General Question

noaliby's avatar

How do deaf people think?

Asked by noaliby (3points) December 23rd, 2007

Whenever I think about anything I hear a “voice” in my head, if I read something there is that same voice… So for someone who has never heard a sound, how would they be able to form a thought, solve a problem… would it be completely visual? Would this be an extra handicap for deaf people whose brains are not designed to think visually?

Observing members: 0 Composing members: 0

9 Answers

omfgTALIjustIMDu's avatar

Most likely in the same way you think when you’re reading something for the first time. I find it hard to believe you hear a specific person’s voice when say, doing problems in a math textbook. Also, studies show that when one sense is diminished, the others are increased to make up for the lack in sensory information. So, a deaf person might have a better sense of sight, a blind person a better sense in smell, etc.

El_Cadejo's avatar

omfgTALIustMDu that didnt really answer the question at hand. noaliby if your anything like me, you do hear that same voice when you think or read. Its your sub-conscious talking to you, or atleast thats how i always thought of it. So what im wondering too is, do deaf people have a subconscious mind? Any deaf people out there reading this?

ellend's avatar

I dont’ think it matters much whether a person is deaf, since we all, deaf and hearing, seem to think a lot in language.I think in words and sentences, but I don’t hear a voice (well, maybe my own, kind of, but there isn’t any sound to it) when I think. The more interesting question to me is how do people think when they don’t have language, for example, infants. They most definitely are busy thinking, figuring everything out- what is it like to think without the context of language?

ben's avatar

I don’t hear when I think. I just think in abstract “idea-space.” It’s hard to describe, but it’s definitely not auditory. I think there are probably quite a few distinct ways people think, though it might be hard to study scientifically. I think it’s a safe bet that deaf people don’t think using sound though. It’s also a safe bet that this is not a problem for them at all, and they can think very fluidly using analogous structures.

Response moderated
samkusnetz's avatar

firstly, the voice you hear in your head isn’t something that you’re born with… it’s something that your brain develops. a person born deaf can think perfectly well, but given the lack of that specific experience, will not develop that particular thinking technique.

secondly, the voice in your head isn’t that actual thinking happening… that’s just the “interface” that you have found most useful for interacting with your thoughts. so i think it is quite unlikely that a deaf person would be at any sort of mental disadvantage due to the lack of this “interface”... they would simply develop a different one.

language is not only aural, it’s visual too. we print words on a page and read them, a folks who know american sign language, or any other sign language, can sign words in space and interpret them visually. ASL is, in fact, a highly efficient language and can express complex ideas in very graceful and often very simple ways. it stands to reason, therefore, that a native ASL “speaker” might develop a highly functional spatial method of representational thought.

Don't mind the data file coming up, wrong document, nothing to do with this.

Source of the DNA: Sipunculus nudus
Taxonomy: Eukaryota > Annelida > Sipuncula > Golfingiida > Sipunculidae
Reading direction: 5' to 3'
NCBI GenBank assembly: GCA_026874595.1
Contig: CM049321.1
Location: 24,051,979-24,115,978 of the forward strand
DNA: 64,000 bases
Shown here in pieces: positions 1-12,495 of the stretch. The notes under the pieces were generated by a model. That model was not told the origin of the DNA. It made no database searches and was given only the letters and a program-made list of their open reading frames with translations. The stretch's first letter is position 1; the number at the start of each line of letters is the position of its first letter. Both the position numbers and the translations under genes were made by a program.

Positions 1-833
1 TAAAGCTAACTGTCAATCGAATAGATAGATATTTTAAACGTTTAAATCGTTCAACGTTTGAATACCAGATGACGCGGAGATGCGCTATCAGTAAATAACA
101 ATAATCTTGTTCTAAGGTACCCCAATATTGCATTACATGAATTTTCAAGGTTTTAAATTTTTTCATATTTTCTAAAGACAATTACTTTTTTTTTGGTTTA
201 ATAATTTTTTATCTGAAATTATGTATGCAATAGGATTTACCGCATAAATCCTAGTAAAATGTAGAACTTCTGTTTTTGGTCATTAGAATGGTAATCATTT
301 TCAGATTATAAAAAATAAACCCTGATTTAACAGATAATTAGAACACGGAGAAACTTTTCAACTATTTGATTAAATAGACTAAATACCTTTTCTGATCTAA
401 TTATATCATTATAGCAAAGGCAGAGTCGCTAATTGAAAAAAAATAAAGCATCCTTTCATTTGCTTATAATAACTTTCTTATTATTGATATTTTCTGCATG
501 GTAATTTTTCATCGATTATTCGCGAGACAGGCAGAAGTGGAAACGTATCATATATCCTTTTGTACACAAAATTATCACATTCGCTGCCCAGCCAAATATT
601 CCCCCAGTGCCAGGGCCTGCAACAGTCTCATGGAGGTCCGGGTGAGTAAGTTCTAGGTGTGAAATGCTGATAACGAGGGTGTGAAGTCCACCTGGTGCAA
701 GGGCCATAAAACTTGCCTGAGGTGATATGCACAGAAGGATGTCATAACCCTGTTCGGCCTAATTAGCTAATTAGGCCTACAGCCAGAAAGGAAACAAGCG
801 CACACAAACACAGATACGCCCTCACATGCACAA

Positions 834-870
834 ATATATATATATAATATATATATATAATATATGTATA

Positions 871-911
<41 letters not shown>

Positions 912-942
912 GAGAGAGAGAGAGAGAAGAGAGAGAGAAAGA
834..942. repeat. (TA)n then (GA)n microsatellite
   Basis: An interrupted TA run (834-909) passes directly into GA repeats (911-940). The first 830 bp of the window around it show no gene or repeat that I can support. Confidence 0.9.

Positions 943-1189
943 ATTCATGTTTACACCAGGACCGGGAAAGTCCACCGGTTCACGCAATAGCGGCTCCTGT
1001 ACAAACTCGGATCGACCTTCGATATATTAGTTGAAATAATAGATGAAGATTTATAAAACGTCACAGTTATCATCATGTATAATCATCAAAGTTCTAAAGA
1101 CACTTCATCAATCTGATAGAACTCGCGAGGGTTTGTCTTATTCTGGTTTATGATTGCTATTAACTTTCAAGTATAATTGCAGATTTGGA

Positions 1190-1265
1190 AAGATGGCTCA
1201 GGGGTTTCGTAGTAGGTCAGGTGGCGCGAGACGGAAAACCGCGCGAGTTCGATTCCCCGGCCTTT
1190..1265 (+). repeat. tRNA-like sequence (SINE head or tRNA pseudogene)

lastly, i for one do not really use a lot of language in my thoughts. i often describe the results of my thoughts to myself using language, but the first stages of thinking about something are usually not verbal. i mean, i know i can think faster than i can talk. so why slow myself down with silly words, when i can grasp larger, more complex ideas directly, and then translate into words later? right?

samkusnetz's avatar

also, elahnz, your comment is offensive and has no place here on fluther.

Noon's avatar

Like samkusnetz said, the voice in your head is simply an interface that allows you to make “tangible” the thoughts you are thinking.

As a sign language interpreter I feel like I’ve met my fair share of Deaf people, and yes they have a subconscious mind, yes they can “think in their head” without having to “sign out loud”.

The problem comes in the state of deaf eduction (especially in America). Many times for various reasons a deaf child grows up with a lack of exposure to native language. Either they are stuck in an oral program and don’t have enough residual hearing for it to be successful, or they are taught sign language at school by someone who is not native, and comes home to parents who have never learned sign.

This lack of exposure to native language can severely hinder anyone’s cognative development deaf or hearing. Developing a native language allows us to do/think many things that we would not other wise be able to.

But You do ask an interesting question because there are many people who are studying this exact question in neurolinguistics, So if you do want to know, you can look up some of the current theories.

Bookworm101a's avatar

I read and do not hear a vioce I just know what the words are and can read without a voice and I just read knowing what all the words are I automatically reconize the words.

Answer this question




to answer.

This question is in the General Section. Responses must be helpful and on-topic.

Your answer will be saved while you login or join.

Have a question? Ask Fluther!

What do you know more about?
Knowledge Networking @ Fluther